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Basic Definitions of Key Terms from Psychology by Ciccarelli and Meyer


the activation of sensory receptors in various sense organs

just noticeable difference

the smallest difference between two stimuli that is detectable 50 percent of the time

absolute threshold

the smallest amount of energy needed for a person to consciously detect a stimulus 50 percent of the time it is present

rods and cones

specialized sensory receptors found in the eyes


the tendency of the brain to stop attending to constant, unchanging information

sensory adaptation

tendency of sensory receptor cells to become less responsive to a stimulus that is unchanging


constant, movements of the eyes--little vibrations

subliminal stimuli

stimuli below the level of consciousness that may act upon behavior


the method by which the sensations experienced at any given moment are interpreted and organized in some meaningful fashion

size constancy

the tendency to interpret an object as always being the same actual size, regardless of its distance

sensory receptors

specialized forms of neurons that are activated by different stimuli such as light and sound

shape constancy

the tendency to interpret the shape of an object as being constant, even when its shape changes on the retina

brightness constancy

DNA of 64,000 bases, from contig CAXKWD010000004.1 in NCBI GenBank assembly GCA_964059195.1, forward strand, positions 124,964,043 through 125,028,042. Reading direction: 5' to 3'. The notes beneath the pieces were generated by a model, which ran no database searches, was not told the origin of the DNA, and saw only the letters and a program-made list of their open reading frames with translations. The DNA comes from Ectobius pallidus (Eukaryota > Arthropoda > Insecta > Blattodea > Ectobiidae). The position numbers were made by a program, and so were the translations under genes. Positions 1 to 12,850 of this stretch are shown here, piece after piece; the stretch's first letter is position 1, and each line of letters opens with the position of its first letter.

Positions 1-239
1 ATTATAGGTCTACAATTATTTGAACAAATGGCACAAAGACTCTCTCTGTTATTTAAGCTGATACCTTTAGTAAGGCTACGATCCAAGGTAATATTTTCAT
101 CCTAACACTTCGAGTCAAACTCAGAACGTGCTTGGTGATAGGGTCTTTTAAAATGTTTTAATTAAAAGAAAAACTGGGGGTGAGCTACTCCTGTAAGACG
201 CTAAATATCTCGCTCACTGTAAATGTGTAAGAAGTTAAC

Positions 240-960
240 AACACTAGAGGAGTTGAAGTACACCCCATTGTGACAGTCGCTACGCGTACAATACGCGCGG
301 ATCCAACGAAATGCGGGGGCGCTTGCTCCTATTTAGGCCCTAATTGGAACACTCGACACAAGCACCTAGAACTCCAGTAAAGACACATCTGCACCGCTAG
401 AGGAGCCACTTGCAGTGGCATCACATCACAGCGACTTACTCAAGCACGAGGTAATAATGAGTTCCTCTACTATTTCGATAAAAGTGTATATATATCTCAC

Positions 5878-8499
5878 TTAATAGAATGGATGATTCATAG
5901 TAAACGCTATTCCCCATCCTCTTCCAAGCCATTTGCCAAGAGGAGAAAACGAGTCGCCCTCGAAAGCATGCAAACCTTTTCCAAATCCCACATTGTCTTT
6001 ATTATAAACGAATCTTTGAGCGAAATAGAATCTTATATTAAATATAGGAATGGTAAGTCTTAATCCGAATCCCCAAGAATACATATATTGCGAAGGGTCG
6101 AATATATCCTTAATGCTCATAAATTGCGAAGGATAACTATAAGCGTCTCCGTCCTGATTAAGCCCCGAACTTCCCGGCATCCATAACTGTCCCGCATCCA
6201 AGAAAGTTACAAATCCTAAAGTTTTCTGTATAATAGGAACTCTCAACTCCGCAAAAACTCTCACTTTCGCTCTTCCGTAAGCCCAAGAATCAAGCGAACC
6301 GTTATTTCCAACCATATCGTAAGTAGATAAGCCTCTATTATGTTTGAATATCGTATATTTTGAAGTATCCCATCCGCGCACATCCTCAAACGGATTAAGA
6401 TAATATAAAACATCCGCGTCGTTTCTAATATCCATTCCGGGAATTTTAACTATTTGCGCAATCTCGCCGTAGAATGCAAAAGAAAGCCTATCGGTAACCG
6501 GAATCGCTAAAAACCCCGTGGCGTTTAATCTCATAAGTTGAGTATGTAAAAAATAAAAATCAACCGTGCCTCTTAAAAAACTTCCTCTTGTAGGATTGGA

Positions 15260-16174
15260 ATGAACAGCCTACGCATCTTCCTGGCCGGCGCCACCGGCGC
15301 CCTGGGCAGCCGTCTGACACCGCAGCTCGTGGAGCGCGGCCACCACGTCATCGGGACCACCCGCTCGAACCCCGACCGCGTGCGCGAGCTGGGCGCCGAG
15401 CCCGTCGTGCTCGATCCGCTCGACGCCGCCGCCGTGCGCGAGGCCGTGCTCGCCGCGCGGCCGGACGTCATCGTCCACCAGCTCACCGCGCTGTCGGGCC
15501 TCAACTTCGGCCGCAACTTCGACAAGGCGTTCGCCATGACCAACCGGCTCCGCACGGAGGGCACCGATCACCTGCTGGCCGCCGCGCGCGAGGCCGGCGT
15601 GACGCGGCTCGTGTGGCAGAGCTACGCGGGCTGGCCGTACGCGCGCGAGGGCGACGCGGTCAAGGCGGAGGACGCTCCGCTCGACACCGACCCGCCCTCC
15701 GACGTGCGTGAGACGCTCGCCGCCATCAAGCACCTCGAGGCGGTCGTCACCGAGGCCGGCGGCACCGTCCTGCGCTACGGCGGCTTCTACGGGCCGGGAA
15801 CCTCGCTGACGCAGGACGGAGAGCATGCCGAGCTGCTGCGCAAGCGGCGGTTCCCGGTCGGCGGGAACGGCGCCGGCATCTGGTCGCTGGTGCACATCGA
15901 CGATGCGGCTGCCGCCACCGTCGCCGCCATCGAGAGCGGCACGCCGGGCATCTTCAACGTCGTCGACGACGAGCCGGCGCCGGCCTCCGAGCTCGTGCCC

the tendency to perceive the apparent brightness of an object as the same even when the light conditions change


the tendency to perceive objects, or figures, as existing on a background


the tendency to perceive things that look similar to each other as being part of the same group


the tendency to perceive objects that are spacially close to each other as part of the same grouping


the tendency to complete figures that are incomplete


the tendency to perceive things as simply as possible with continuous pattern rather than with a complex, broken-up pattern


the tendency to perceive two things that happen close together in time as being related

depth perception

the ability to perceive the world in three dimensions

monocular cues

cues for perceiving depth based on one eye only

binocular cues

cues for perceiving depth based on both eyes

linear perspective

the tendency for parallel lines to appear to converge on each other

relative size

perception that occurs when objects that a person expects to be of a certain size appear to be small and are, therefore, assumed to be much further away


the assumption that an object that appears to be blocking part of another object is in front of the second object and closer to the viewer

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